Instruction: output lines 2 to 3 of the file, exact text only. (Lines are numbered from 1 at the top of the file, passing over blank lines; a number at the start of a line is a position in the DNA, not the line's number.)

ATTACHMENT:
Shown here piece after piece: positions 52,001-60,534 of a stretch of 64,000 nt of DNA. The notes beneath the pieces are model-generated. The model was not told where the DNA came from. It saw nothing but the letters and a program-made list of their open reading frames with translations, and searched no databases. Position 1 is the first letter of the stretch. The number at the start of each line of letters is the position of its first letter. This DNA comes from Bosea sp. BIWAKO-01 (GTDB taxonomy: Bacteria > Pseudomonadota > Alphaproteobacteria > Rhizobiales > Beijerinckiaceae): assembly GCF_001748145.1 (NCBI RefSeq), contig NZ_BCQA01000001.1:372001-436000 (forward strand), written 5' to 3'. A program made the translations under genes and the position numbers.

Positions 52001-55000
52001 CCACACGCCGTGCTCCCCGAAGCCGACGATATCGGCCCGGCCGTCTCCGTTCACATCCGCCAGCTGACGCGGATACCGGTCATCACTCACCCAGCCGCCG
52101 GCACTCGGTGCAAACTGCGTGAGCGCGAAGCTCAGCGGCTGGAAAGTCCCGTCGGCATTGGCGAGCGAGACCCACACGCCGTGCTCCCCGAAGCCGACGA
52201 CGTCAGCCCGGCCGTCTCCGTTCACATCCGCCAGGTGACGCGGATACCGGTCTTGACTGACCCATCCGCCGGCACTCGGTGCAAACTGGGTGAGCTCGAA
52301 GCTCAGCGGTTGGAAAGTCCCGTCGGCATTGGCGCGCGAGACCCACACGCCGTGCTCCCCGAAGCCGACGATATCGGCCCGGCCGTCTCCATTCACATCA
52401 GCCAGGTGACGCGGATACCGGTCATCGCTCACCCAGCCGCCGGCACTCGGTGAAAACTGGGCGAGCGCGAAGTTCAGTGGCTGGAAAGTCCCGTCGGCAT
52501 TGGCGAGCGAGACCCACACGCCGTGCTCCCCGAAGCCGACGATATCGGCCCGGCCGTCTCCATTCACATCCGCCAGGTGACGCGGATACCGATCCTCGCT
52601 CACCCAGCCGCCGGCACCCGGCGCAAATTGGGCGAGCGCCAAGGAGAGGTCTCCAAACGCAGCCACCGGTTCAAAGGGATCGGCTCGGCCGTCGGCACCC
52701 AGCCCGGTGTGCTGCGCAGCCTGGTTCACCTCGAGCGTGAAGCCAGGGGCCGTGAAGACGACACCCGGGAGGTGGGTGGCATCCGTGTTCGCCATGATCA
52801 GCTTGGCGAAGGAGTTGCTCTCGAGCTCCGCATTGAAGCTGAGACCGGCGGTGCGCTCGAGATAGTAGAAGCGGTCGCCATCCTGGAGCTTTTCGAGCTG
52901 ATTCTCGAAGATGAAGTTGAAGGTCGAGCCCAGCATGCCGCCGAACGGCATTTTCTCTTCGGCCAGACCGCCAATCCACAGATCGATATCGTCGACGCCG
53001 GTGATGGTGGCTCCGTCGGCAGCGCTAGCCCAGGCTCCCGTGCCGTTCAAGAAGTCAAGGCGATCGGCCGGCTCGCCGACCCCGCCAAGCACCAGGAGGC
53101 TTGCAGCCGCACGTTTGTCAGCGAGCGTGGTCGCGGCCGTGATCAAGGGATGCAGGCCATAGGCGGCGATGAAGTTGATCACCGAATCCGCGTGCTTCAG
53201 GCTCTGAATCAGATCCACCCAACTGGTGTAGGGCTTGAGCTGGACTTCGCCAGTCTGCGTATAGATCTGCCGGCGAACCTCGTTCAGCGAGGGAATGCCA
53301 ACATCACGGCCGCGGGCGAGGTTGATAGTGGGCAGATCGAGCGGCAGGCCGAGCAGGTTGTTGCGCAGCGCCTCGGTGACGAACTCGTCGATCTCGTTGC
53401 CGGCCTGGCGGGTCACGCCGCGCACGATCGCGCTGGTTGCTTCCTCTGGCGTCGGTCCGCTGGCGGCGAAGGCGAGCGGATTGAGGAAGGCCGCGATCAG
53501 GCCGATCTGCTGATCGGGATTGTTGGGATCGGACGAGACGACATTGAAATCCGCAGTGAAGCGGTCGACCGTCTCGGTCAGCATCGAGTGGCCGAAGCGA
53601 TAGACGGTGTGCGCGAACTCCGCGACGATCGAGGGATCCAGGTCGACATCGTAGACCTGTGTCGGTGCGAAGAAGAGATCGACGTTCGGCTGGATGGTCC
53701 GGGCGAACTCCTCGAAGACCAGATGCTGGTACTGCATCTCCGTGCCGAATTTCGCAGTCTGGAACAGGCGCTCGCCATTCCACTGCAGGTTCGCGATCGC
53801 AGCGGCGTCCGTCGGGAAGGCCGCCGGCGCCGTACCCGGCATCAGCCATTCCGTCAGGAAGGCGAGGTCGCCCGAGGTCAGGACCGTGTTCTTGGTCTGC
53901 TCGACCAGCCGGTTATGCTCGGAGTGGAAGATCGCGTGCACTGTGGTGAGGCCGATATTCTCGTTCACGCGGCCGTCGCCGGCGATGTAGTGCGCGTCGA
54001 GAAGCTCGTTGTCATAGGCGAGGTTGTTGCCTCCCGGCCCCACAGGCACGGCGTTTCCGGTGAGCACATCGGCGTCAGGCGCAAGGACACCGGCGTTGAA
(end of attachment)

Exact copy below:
Positions 52001-55000
52001 CCACACGCCGTGCTCCCCGAAGCCGACGATATCGGCCCGGCCGTCTCCGTTCACATCCGCCAGCTGACGCGGATACCGGTCATCACTCACCCAGCCGCCG